Kindred The Family Soul: Soul Music’s Premiere Couple

In these times when major record companies are constantly trying to reinvent the platform appealing to a new millennium demographic, there are independent record labels still holding strong. To the newbie trying to find a place in the world of music and media, being an independent is an easy introduction to the music game but for music veterans, it’s a call to independent freedom.
Kindredpic1Every major label started out as an independent label, gradually building a solid roster of artists, songwriters, musicians and eventually, a signature sound. In the 1960’s, Chicago was the home base for Chess and Vee Jay Records, which established the historic ‘Record Row’ on south Michigan Ave., now lined with rehab lofts and gleaming high rises. In Detroit, Motown Records manifested a movement that went global and whose catalog is still the crown jewel among publishing companies today. For young Philadelphians from the 1960’s into the mid-1980’s, Philadelphia International Records was considered the defiant step-child of Motown, owned by legendary producers, Kenny Gamble and Leon Huff.
We can still hear the label’s distinctive sound today not just on the vinyl formats where Harold Melvin and the Blue Notes occasionally blasts from the airwaves. The Philly sound of today can be heard through the musical stylings of The Roots, Jazzy Jeff, Jill Scott, Musiq Soulchild, Jaguar Wright, Jazmine Sullivan and Kindred The Family Soul.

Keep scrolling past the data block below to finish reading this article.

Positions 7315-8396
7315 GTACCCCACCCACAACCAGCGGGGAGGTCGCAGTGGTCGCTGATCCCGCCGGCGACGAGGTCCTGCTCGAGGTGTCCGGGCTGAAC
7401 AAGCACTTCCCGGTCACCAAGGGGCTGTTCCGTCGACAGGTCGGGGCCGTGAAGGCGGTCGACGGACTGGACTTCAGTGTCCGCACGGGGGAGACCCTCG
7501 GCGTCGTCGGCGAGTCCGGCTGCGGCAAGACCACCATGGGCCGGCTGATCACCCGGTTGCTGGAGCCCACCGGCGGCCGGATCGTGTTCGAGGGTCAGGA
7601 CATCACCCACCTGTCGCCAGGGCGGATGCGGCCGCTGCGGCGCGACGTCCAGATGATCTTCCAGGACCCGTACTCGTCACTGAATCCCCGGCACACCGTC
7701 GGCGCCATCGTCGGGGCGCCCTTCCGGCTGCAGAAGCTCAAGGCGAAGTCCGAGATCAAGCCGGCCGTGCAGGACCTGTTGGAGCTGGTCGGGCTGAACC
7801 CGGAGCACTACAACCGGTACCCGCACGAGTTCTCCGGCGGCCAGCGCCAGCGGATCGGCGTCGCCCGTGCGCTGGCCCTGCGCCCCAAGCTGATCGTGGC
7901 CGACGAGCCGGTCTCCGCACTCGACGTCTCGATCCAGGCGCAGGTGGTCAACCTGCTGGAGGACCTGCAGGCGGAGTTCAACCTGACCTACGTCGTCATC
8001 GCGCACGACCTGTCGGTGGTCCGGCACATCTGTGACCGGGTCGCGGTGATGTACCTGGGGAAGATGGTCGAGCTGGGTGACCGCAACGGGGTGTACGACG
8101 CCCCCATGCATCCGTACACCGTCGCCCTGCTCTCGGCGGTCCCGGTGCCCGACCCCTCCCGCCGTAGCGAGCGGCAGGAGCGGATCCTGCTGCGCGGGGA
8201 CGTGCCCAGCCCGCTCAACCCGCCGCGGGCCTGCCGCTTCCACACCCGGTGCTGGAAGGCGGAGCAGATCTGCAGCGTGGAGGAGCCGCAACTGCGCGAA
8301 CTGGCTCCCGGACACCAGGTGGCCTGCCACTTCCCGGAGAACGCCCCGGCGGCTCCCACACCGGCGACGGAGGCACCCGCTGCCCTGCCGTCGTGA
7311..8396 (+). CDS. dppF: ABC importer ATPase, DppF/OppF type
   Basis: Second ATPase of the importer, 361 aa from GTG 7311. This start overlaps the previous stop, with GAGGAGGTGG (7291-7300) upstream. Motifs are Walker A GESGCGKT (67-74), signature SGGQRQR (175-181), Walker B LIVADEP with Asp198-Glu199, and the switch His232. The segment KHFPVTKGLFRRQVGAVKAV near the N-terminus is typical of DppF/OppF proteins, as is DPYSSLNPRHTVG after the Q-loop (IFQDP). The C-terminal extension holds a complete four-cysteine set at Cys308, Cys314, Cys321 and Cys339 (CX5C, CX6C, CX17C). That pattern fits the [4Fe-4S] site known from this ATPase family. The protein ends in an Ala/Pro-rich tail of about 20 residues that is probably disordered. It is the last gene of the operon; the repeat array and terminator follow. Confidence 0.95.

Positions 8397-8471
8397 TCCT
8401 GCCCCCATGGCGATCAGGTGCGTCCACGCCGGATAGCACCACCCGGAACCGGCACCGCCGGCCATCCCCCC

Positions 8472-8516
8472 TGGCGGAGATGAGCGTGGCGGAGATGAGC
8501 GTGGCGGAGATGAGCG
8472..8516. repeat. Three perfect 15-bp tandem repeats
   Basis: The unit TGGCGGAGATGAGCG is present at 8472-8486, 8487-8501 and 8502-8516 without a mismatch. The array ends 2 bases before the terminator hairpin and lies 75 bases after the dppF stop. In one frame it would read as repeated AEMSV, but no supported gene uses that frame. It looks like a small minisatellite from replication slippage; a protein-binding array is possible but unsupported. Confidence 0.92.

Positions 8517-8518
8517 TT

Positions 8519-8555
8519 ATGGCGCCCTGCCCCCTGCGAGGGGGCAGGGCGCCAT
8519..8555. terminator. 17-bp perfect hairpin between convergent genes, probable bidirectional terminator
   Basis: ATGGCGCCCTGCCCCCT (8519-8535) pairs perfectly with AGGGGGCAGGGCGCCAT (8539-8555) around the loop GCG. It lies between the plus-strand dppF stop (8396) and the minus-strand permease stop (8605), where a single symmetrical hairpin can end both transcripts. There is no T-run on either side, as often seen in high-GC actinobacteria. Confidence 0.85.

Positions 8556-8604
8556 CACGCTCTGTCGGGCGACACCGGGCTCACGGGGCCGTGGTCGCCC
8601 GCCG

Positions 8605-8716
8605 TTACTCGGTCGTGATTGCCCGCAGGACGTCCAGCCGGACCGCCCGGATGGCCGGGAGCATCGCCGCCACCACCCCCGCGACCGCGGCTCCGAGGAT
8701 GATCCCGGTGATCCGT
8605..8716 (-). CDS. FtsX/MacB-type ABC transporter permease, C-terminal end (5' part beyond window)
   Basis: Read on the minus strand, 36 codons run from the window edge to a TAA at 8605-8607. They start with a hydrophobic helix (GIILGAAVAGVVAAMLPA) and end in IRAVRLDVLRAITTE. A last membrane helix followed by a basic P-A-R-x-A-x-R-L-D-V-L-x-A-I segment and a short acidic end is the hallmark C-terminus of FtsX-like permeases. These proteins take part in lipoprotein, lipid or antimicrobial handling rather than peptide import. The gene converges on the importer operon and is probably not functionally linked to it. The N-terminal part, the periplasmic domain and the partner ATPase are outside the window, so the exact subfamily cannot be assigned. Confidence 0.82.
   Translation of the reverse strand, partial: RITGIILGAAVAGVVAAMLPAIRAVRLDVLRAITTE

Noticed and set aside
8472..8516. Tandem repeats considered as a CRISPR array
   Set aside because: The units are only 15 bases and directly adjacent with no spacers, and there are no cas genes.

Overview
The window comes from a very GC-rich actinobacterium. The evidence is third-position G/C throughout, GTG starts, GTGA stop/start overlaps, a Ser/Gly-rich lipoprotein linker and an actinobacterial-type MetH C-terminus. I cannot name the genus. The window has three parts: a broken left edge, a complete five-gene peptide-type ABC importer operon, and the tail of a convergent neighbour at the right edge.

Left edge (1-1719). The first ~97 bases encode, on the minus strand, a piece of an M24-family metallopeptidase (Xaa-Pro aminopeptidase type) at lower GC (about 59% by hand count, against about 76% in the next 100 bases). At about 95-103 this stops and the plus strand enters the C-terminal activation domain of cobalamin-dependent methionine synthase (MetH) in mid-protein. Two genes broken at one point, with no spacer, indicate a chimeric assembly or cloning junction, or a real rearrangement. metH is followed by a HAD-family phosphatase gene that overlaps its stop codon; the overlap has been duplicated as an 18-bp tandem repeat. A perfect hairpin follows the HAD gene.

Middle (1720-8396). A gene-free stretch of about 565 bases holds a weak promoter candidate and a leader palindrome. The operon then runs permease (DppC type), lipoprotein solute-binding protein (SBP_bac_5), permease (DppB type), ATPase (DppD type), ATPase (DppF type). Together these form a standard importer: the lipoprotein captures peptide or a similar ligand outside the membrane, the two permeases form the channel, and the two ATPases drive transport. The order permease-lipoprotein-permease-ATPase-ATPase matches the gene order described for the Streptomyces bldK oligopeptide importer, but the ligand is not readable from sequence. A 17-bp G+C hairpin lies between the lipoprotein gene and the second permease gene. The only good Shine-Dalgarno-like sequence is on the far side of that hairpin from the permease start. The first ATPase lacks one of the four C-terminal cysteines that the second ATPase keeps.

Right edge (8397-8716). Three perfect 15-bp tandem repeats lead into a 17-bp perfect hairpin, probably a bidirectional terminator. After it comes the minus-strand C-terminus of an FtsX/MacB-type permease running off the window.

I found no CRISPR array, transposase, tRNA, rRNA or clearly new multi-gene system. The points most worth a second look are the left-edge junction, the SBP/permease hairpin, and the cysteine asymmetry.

Each of these artists have been grouped into the industry category of ‘Neo-Soul’ because of it’s combination of Soul and Hip Hop musical influences, setting the stage to influence Hip Hop fans with real Soul music. But, rarely have we seen a husband and wife team capture the audience and create genuine chemistry onstage since Nick Ashford and Valerie Simpson.
Kindred The Family Soul is the musical brainchild of Aja Graydon and Fatin Dantzler, a singing and songwriter team whose first album, “Surrender to Love” debuted in 2003 on Hidden Beach Recordings. No stranger to the music business, Aja Graydon had a deal as an aspiring young singer on Delicious Vinyl and Fatin Dantzler was writing for R&B artists, Pebbles and Bell Biv DeVoe. Discouraged by some of the politics and set-backs in the business, they both decided to take time off from the scene, but fate would bring them together, eventually getting married and starting a family.
The couple gradually started performing around the Philly scene and caught the attention of Jill Scott during one of their live performances at the Black Lily Club. Scott introduced them to the President of Hidden Beach Recordings, Steve McKeever, who signed Kindred The Family Soul. Over the next twelve years, the couple built up a solid and loyal following with hits, “Far Away,” “Stars,” and “You Got Love,” releasing an impressive five albums.kindredsurrender